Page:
Navigation Links
A protein that protects against Alzheimer's?
Date:1/6/2009

Research on the mechanisms involved in neurodegenerative diseases such as Alzheimer's, stroke, dementia, Parkinson's and multiple sclerosis, to name a few, has taken a step forward thanks to the work of biological sciences Ph.D. student Sonia Do Carmo, supervised by Professor ric Rassart of the Universit du Qubec Montreal (UQAM) Biological Sciences Department, in collaboration with researchers at the Armand-Frappier Institute and the University of Valladolid in Spain.

Do Carmo and her collaborators have successfully demonstrated the protective and reparative role of apolipoprotein D, or ApoD, in neurodegenerative diseases. Their discovery suggests interesting avenues for preventing and slowing the progression of this type of illness.

These studies were inspired by work done ten years ago by Professor Rassart's team, who then discovered increased levels of ApoD in the brains of people with several types of neurodegenerative disorders, including Alzheimer's. The team hypothesized that this protein might play a protective and restorative role but were unable to demonstrate this at the time.

The experiments

To establish the protective and reparative role of ApoD, the researchers used two types of genetically modified mice: one type with increased levels of ApoD in the brain and a second type with no ApoD. The mice were then exposed to neurodegenerative agents. A group of the modified mice and a control group (unmodified) were exposed to paraquat, a widely used herbicide that has been shown to increase the risk of Parkinson's. Then the same type of experiment was performed by injecting two groups with a virus that causes encephalitis. In both cases, the mice modified for increased levels of ApoD had the best outcomes, with a better ability to combat the diseases and a higher survival rate than the unmodified mice. The knockout mice with no ApoD displayed the poorest outcomes. These experiments serve to illustrate the protective and reparative role of this protein.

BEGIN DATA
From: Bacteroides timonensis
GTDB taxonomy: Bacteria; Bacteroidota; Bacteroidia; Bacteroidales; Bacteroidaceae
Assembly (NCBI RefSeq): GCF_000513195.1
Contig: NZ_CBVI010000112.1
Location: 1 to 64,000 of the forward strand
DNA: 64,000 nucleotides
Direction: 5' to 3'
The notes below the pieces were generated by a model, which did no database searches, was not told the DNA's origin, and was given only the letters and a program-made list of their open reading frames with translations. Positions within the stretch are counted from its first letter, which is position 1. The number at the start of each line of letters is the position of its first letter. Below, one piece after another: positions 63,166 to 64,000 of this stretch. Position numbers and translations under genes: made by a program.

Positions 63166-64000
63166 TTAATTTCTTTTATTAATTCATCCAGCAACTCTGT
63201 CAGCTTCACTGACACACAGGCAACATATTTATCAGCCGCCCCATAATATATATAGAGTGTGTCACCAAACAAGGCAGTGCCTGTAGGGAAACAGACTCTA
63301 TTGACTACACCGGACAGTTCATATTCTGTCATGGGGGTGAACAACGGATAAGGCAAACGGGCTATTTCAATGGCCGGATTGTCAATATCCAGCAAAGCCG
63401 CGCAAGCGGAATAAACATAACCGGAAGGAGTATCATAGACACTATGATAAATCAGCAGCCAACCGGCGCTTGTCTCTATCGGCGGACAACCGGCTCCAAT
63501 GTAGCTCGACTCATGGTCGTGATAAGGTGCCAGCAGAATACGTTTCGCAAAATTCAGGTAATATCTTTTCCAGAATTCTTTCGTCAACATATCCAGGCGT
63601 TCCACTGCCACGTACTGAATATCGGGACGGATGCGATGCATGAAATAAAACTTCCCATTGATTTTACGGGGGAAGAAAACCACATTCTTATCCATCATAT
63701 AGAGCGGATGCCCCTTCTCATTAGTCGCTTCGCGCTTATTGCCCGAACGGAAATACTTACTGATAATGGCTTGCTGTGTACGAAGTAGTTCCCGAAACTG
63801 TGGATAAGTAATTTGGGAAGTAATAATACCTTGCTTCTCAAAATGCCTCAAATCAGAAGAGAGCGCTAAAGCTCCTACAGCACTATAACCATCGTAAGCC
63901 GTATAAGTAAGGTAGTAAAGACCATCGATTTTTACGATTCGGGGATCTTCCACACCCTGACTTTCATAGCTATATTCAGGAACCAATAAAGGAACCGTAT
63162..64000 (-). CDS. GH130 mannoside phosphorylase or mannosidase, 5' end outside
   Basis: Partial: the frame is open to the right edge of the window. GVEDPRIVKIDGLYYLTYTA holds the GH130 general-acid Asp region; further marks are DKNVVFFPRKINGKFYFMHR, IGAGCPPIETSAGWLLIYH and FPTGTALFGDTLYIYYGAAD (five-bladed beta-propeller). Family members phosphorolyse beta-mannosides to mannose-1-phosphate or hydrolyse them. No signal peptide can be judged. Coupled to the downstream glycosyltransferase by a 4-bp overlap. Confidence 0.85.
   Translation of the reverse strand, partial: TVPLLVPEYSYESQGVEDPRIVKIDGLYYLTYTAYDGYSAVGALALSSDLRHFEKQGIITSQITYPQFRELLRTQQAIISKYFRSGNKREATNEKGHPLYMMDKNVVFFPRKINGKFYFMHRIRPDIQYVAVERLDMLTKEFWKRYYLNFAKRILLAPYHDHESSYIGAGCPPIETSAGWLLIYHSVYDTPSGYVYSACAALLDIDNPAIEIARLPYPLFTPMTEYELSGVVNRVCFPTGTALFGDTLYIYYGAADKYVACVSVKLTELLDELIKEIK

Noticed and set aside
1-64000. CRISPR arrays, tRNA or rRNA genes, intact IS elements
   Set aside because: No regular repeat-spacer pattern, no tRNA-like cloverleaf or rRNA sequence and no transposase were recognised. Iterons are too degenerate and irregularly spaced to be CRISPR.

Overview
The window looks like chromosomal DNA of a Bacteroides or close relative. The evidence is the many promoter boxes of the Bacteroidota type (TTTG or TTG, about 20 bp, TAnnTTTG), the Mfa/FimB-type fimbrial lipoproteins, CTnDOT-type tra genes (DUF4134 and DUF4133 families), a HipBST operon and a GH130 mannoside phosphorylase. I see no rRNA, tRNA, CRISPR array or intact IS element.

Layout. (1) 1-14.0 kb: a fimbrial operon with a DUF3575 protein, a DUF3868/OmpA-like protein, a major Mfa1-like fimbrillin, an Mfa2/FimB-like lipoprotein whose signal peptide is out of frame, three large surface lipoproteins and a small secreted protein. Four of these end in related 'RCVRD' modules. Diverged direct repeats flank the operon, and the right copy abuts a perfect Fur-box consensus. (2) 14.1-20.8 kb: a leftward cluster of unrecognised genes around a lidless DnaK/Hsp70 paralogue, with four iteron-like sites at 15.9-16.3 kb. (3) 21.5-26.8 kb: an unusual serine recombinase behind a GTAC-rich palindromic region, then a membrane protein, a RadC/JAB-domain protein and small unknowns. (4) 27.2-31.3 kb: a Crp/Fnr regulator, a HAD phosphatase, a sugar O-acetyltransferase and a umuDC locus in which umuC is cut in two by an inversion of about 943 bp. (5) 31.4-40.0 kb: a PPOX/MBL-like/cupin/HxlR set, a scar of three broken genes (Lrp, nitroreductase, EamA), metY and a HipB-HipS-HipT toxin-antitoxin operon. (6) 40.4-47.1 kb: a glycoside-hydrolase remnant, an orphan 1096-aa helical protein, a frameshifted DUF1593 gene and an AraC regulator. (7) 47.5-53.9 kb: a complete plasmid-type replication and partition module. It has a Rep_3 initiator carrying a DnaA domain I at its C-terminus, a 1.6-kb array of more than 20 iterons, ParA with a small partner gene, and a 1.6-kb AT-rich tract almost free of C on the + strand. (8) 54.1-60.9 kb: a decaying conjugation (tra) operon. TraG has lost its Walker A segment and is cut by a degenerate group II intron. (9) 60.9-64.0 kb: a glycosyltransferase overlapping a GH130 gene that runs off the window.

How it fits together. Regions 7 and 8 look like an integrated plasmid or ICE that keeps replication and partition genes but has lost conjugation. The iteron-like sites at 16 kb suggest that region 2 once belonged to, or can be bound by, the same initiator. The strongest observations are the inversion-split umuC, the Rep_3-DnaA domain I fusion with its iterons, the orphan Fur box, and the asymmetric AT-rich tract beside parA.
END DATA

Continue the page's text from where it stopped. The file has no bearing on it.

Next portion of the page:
When can we expect medication?

A number of steps remain before this research can translate into effective drugs against neurodegenerative conditions. The original investigator, Professor ric Rassart, explains, "You cannot simply inject ApoD, as it has to enter the brain in order for it to be active. We have successfully demonstrated the role of ApoD, but now we need to understand the action of this protein. Only then will we be able to think about creating a drug to prevent these types of diseases and to slow their progression. All the same, this discovery by Sonia Do Carmo and her collaborators is a significant breakthrough, as we know very little about the mechanisms of neurodegenerative diseases."

The discovery has aroused considerable interest among the molecular biology community. Two major scientific journals have already published the research findings: Aging Cell (Vol. 7: 506-515, 2008) and Journal of Neuroscience (Vol. 28: 10330-10338, 2008).